The evidence that is being requested must relate to criminal proceedings instituted before the requesting court. Evidence cannot be requested in criminal proceedings at the investigatory stage under this law.

The following orders can be sought in a request under criminal proceedings:

the examination of witnesses, either orally or in writing;

the production of documents

A person cannot be compelled to give any evidence under an order that they would not have been compelled to give in criminal proceedings in the Cayman Islands or in the country where the requesting court exercises its jurisdiction.

Any documents ordered to be produced must be particular documents specified in the order. For example, in the case of U. S. v Carver (1982) the Court of Appeal in the Cayman Islands held that "all correspondence, ledgers, day books and account books used (by the bank) in the ordinary course of business" for recording the transactions concerning the receipt of particular sums of money on particular days were particular documents as specified in s.2(4)(b) of the Schedule to the Order. Whereas, asking for the examination of "all other books, documents and papers" was too vague and would lead to fishing expeditions.

The jurisdiction and powers of the court to make an order under the EPOJ are subject to the relevant local legislation.

International Proceedings

His Excellency the Governor may by order direct that the EPOJ also apply to international proceedings.

An order under this section may direct that sections 89 to 95 inclusive of the Penal Code shall have effect in relation to international proceedings to which the order applies as it has effect in relation to a judicial proceeding in a tribunal of a foreign state.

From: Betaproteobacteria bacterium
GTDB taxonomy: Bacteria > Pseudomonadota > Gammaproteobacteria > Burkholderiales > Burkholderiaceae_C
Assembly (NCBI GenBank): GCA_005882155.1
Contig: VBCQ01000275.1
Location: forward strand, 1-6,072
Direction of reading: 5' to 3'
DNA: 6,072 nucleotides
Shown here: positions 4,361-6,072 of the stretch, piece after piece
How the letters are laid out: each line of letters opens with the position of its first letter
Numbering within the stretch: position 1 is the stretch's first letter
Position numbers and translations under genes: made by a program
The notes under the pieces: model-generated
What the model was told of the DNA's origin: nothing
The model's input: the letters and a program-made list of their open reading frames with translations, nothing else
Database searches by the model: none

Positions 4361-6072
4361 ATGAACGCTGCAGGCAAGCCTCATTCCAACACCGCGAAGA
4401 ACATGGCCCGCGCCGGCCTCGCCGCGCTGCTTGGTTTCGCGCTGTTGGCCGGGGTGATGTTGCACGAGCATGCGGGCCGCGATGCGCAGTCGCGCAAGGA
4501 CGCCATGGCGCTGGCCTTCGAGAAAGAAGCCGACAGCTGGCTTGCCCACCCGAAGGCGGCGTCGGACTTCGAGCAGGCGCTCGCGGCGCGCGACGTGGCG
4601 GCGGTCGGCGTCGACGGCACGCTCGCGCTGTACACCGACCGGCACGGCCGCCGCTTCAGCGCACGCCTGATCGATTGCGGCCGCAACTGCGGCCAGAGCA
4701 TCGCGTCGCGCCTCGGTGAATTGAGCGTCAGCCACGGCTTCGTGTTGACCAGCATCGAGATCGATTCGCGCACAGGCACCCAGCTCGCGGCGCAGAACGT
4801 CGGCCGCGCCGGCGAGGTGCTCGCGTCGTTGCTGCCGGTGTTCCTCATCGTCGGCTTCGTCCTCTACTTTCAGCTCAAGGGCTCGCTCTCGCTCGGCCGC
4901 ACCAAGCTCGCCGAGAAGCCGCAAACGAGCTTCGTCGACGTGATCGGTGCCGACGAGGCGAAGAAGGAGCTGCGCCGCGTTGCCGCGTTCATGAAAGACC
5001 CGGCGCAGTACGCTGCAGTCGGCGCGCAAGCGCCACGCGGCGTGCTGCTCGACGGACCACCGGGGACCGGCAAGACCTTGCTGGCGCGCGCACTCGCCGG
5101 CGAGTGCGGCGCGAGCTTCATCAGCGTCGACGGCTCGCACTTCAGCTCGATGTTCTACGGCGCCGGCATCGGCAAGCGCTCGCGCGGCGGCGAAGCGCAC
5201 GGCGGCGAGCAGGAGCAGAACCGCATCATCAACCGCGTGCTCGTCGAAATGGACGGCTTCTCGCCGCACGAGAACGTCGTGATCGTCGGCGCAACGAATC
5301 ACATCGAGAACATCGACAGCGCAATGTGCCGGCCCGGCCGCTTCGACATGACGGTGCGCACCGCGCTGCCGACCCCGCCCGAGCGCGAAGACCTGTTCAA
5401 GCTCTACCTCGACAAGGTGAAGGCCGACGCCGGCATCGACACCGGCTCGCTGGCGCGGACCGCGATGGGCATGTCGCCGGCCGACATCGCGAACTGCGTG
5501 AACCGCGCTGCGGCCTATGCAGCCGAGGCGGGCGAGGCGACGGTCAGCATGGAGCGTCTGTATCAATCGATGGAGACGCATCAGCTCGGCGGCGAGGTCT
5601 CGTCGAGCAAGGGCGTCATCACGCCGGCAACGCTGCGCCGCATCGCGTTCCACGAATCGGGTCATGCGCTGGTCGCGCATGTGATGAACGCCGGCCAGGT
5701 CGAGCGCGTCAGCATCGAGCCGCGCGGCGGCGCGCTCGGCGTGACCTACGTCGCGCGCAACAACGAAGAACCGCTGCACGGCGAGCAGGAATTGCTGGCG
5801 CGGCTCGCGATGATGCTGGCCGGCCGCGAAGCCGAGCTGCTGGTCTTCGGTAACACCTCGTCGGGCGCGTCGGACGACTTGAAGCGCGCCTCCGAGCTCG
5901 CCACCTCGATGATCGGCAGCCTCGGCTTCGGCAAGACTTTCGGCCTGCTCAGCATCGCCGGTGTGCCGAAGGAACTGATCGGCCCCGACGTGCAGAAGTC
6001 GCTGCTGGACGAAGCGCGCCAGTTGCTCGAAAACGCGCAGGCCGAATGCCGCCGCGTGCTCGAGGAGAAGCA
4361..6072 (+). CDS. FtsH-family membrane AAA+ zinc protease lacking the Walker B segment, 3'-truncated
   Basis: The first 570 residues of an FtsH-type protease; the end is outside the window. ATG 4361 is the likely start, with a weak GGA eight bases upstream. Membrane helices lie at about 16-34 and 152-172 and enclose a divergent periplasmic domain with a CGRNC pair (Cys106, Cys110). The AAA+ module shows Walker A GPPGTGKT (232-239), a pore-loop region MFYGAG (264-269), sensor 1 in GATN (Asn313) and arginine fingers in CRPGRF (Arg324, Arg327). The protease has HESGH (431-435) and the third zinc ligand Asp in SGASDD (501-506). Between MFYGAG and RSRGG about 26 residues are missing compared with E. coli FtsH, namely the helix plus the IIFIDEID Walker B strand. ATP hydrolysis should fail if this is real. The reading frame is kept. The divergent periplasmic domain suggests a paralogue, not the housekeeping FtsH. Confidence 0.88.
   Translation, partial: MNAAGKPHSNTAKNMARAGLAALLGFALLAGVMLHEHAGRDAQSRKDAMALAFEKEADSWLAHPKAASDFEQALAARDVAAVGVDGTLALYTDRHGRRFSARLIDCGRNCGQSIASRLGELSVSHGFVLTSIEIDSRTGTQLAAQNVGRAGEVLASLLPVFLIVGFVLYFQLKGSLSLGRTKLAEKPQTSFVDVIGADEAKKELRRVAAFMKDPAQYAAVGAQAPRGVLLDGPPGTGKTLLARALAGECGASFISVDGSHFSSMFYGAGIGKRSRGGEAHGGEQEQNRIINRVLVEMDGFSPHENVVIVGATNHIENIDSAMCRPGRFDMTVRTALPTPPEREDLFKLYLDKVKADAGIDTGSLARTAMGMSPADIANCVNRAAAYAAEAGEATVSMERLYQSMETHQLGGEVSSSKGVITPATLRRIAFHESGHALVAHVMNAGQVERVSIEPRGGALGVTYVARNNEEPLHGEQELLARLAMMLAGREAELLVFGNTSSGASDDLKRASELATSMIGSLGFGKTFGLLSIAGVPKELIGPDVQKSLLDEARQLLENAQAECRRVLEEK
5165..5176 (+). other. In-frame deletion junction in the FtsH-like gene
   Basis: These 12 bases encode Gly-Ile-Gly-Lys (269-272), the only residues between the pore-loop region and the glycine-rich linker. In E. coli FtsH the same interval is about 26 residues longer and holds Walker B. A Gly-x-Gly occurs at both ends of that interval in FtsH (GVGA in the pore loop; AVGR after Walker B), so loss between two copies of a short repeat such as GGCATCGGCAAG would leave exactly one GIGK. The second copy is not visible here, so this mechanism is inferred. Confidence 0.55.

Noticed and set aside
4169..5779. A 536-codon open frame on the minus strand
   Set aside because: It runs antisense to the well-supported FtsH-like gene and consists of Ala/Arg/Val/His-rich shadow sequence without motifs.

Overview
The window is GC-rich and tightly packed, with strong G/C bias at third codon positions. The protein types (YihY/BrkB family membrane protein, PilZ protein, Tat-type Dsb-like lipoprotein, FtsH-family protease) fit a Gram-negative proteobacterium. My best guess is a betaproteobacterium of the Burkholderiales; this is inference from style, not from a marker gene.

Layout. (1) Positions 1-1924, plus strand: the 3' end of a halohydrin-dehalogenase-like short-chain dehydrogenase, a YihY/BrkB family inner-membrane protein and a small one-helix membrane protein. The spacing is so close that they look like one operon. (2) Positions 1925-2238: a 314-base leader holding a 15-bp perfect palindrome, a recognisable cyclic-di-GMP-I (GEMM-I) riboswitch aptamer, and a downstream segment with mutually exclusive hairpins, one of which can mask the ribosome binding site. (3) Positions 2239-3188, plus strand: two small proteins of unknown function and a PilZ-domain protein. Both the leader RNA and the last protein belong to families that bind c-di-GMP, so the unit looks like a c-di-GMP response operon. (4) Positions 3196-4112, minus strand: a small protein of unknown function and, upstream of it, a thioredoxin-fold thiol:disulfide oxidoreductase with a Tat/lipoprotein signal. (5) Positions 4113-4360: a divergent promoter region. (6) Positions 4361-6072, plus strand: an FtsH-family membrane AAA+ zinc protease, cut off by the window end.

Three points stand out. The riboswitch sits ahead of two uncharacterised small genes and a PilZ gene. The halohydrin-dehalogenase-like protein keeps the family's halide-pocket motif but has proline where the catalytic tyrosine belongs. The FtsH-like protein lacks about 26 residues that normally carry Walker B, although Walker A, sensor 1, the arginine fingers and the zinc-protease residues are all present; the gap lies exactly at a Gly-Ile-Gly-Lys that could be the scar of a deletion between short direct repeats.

International proceedings means proceeding before the International Court of Justice or any other court, tribunal, commission, body or authority (consisting of one or more persons) which in pursuance of any international agreement or any resolution of the General Assembly of the United Nations, exercises any jurisdiction or performs any functions of a judicial nature or by way of arbitration, conciliation or inquiry or is appointed (whether permanent or temporary) for the purpose of exercising any jurisdiction or performing any such functions.

Processing Of Request

Upon receipt of the request by His Excellency the Governor in accordance with the Convention, the request is transmitted to the Attorney General who will then instruct counsel in his Chambers to make the application under Order 70 of the Grand Court Rules.

The application is made by way of an Originating Summons with supporting affidavit (prepared by Crown Counsel) and usually accompanied by a Draft Order setting out the nature of the relief sought and the manner in which the evidence sought is to be obtained (e.g. receipt of documents or taking of deposition).

  • If the application is granted by the Grand Court judge, the procedure identified in the Order of the court will be followed and, in due course, the evidence will be transmitted by the Clerk of the Grand Court directly to the requesting Court.

In some instance, after the order has been made by the Grand Court, the parties who are subject to the order must apply under s.4 of the Confidential Relationships (Preservation) Law to the Grand Court for directions within the time specified before any confidential information can be disclosed or any evidence given. The Grand Court will determine to what extent and under what conditions the confidential information can be given or produced.

Last Updated 2018-12-10